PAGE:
Australia’s Department of Foreign Affairs and Trade (DFAT) is treading a fine line as it tries to warn travellers of threats without going over the top.
“The threat of terrorism in Germany remains high and further attacks are likely,” DFAT said in an advisory issued last Friday, 22 July 2016.
DFAT’s forecast proved uncannily accurate, possibly faster than it had expected. Germany has experienced four attacks in a single week – an axe assault, a shooting mass murder, a machete slaying and a suicide bombing. Three of those horrendous incidents happened since DFAT issued its warning on Friday. Three of the attacks were conducted by asylum seekers, while the fourth attacker was a German-Iranian youth.
DFAT’s advisory last Friday continued: “On 18 July 2016, a 17-year-old armed with an axe and knife injured up to five people on a train between the towns of Treuchtlingen and Würzburg. Police are investigating the attack, which was probably inspired by the Islamic State terrorist group.”
The attacker turned out to be a youth from Pakistan who had entered Germany posing as an Afghani asylum seeker and was living with a foster family. After the attack, the axeman got off the train at Heidingsfeld, probably intending to escape, but was shot dead by police who happened to be in the area on an unrelated matter.
A search of his room later revealed a handmade ISIS flag and a letter promising “revenge against the infidels.”
Three days after that, in Munich, a man armed with a Glock automatic pistol opened fire outside a McDonalds restaurant, killing nine people and injuring 27. DFAT issued an immediate warning and raised the advisory level for Munich to “exercise a high degree of caution”. The overall level for Germany remained (and still remains) at ‘exercise normal safety precautions’.
Once the incident was over, DFAT told travellers: “Given you’re no longer being asked to stay indoors, we’ve lowered the level for Munich to the pre-attack level of ‘exercise normal safety precautions’, in line with the level for all of Germany.”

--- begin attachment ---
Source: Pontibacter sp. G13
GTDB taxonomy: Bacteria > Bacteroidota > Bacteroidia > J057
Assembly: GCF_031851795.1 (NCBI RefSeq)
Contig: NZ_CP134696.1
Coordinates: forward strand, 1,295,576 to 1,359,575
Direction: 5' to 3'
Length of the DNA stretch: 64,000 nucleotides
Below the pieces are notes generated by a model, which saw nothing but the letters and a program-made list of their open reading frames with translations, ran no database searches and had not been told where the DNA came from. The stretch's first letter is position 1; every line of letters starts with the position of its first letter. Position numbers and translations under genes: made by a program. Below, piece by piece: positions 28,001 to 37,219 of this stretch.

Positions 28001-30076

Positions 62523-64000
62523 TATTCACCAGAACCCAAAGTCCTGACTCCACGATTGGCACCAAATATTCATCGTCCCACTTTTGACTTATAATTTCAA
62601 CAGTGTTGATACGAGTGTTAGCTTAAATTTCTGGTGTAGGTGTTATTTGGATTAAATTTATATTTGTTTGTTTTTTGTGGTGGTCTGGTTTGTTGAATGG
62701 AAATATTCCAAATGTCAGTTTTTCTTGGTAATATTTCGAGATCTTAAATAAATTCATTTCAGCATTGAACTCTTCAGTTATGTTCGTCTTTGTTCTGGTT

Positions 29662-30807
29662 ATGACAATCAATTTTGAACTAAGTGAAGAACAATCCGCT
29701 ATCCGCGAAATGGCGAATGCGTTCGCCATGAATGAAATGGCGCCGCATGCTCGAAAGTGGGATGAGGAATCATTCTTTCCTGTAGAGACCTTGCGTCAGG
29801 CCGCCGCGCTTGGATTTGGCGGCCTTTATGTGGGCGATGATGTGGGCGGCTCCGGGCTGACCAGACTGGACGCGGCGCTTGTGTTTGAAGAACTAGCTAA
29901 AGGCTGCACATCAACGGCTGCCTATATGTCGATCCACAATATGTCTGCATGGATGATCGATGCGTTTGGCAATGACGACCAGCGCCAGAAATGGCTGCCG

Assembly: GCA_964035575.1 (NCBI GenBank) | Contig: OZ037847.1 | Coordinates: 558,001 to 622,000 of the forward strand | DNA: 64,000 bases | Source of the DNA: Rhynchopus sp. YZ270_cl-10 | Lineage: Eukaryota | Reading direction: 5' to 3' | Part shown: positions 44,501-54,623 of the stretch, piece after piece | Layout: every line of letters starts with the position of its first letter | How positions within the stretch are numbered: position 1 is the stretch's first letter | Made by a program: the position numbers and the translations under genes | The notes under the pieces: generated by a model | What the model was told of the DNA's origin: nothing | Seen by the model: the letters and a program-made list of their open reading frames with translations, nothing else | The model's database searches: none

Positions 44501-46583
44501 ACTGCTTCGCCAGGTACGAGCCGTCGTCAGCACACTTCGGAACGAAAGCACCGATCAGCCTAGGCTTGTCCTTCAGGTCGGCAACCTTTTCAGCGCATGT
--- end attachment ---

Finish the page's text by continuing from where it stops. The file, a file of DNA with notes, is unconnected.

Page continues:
The gunman was later identified by police as an 18-year-old born in Munich to Iranian parents.
The next two attacks in Germany, like the first, were carried out by asylum seekers who had entered the country via Germany’s open border policy. A 21-year-old Syrian refugee chopped a pregnant woman to death with a machete in a fast-food restaurant near Stuttgart, and on Sunday, a suicide bomber detonated his bomb outside a restaurant in Ansbach, Bavaria, where young people were queuing for a music festival.
Twelve people were injured in the bomb attack, which killed the bomber, a 27-year-old Syrian who had turned up in Germany in 2014 and whose asylum request had been rejected. Police later found Islamist videos on the bomber’s mobile phone.
DFAT’s advice to Australians in Germany is to exercise normal safety precautions. That is as it should be. Germany is a delightful and a welcoming place. DFAT has a responsibility to protect Australians abroad and must pass on any information received.
In this case, DFAT got it right, though there’s little travellers can do about impending attacks if they don’t know where, how or when.
In the longer term, the spate of murderous attacks throughout Europe may trigger an electoral backlash which sees border controls expand. Security may extend into many pleasant gatherings that Europeans have for centuries taken for granted.
Written by Peter Needham